I am a newbie to lua / torch. I notice that the variable _ is used a lot, especially in iterators. Example:

for _, node in ipairs(protos.rnn.forwardnodes) do
    a, b = whatever(a,b)

this 'variable naming convention' (so to speak) is used in other circumstances as well, as in:

local _,loss = optimizer(feval,params, optim_state)

Does _ have any special meaning or is it just one more variable name, among the many possible names?

  • Some IDEs will give you a warning if you declare a variable and don't use it, or assign it a new value without using the previous value. Respecting the conventional use of _ as a throwaway variable, they obviously wouldn't do that for _ even though it is just an ordinary variable. Dec 28, 2015 at 17:45

2 Answers 2


It's usually used as a throwaway variable. It has no "real" special meaning, but is used to signify that the indicated value is not important.

The variable consisting of only an underscore "_" is commonly used as a placeholder when you want to ignore the variable...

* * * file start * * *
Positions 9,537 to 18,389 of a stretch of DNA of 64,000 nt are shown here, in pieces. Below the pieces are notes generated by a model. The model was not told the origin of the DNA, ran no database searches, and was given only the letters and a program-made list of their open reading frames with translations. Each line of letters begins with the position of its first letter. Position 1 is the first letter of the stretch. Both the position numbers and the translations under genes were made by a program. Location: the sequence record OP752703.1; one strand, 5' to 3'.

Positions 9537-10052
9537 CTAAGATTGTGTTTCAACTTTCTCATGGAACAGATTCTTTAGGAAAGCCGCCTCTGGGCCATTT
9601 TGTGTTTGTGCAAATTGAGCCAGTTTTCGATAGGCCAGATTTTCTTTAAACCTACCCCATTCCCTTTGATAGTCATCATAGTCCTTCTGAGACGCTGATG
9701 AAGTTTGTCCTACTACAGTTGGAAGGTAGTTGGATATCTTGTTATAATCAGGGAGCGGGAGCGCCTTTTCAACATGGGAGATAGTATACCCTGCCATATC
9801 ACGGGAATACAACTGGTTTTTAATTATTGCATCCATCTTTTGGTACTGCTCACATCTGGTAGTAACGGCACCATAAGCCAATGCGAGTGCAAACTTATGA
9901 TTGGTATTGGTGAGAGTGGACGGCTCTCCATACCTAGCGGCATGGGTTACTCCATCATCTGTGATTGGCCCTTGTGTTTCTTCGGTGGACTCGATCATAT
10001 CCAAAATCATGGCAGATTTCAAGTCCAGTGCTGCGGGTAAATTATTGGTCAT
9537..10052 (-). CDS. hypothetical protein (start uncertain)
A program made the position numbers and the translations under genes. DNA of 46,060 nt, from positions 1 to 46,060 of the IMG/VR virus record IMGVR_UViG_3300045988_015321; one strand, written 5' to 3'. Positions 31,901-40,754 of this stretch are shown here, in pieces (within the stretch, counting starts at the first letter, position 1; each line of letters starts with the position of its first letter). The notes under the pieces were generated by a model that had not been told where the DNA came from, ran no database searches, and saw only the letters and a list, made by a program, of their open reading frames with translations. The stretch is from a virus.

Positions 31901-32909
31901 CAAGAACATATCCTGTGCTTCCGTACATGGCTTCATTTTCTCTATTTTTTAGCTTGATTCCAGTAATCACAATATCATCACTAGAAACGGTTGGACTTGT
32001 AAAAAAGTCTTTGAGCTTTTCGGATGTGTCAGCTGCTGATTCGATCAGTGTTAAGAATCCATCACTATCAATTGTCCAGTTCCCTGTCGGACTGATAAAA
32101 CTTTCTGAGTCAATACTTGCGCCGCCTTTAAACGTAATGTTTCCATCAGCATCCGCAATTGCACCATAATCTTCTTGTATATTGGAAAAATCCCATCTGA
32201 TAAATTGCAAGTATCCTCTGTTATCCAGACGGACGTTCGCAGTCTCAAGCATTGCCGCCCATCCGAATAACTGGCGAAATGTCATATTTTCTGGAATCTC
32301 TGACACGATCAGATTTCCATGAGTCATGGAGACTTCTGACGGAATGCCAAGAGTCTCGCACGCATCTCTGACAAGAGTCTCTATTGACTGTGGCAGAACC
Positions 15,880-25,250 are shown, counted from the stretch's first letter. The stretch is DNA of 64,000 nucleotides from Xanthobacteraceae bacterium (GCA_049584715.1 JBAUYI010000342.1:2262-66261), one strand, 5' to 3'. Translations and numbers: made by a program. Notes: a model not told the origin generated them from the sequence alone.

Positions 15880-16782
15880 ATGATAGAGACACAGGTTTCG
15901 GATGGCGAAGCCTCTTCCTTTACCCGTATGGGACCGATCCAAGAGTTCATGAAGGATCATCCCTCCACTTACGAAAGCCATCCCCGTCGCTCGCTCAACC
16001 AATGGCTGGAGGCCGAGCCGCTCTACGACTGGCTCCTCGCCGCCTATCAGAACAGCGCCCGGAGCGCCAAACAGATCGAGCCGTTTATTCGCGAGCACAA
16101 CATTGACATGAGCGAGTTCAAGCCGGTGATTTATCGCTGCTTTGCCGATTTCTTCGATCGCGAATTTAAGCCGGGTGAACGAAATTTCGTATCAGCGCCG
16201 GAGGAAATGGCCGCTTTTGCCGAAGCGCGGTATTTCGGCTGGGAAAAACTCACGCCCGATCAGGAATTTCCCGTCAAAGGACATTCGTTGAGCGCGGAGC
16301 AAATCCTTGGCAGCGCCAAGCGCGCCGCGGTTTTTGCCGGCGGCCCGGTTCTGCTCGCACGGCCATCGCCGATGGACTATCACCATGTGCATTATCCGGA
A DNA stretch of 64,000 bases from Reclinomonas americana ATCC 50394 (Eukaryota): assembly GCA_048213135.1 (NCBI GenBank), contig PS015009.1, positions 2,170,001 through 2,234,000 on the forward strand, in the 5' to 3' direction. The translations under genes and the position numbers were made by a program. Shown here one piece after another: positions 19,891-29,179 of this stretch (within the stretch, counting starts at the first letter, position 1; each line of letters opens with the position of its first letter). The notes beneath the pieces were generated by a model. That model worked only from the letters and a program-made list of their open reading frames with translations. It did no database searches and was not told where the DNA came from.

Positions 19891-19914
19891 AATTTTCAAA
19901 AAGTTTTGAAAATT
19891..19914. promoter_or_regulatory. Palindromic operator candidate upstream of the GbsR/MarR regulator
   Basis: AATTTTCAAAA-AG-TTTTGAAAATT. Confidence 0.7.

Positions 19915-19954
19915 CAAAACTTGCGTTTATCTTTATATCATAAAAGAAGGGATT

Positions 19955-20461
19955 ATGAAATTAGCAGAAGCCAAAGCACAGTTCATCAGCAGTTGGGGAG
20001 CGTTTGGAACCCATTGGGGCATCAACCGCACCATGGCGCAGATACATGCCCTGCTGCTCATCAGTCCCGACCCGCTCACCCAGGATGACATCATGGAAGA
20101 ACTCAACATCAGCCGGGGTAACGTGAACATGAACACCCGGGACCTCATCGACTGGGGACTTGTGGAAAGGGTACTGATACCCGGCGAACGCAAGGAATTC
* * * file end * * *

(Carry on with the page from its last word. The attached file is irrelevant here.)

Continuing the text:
Read more here (under the naming portion).


The use of _ is usually for returning values you don't want from a function. Which makes sense, it looks like a blank. The reason it's commonly used when iterating is because most iterators return key,value pairs, and you only need the value.

However, _ can also be used for the exact opposite. When placed behind a variable, such as _G or _VERSION, it signifies it is important and shouldn't be changed.

And finally, the double underscore. I've only ever used these for metamethods, such as __index or __add, so if you're making a function or API or whatever that checks for a custom metamethod, make sure to be consistent, and use a double underscore.

So in the end, it's just a naming convention, and is totally opinionated and optional.

  • 1
    I had more information than the other answer to offer up to the table, so I posted my own answer. I hope it helps.
    – warspyking
    Dec 27, 2015 at 0:28
  • it certainly does warspyking! Dec 27, 2015 at 7:29
  • If I left anything out feel free to tell me, I'd love to make the answer more informative.
    – warspyking
    Dec 27, 2015 at 16:54

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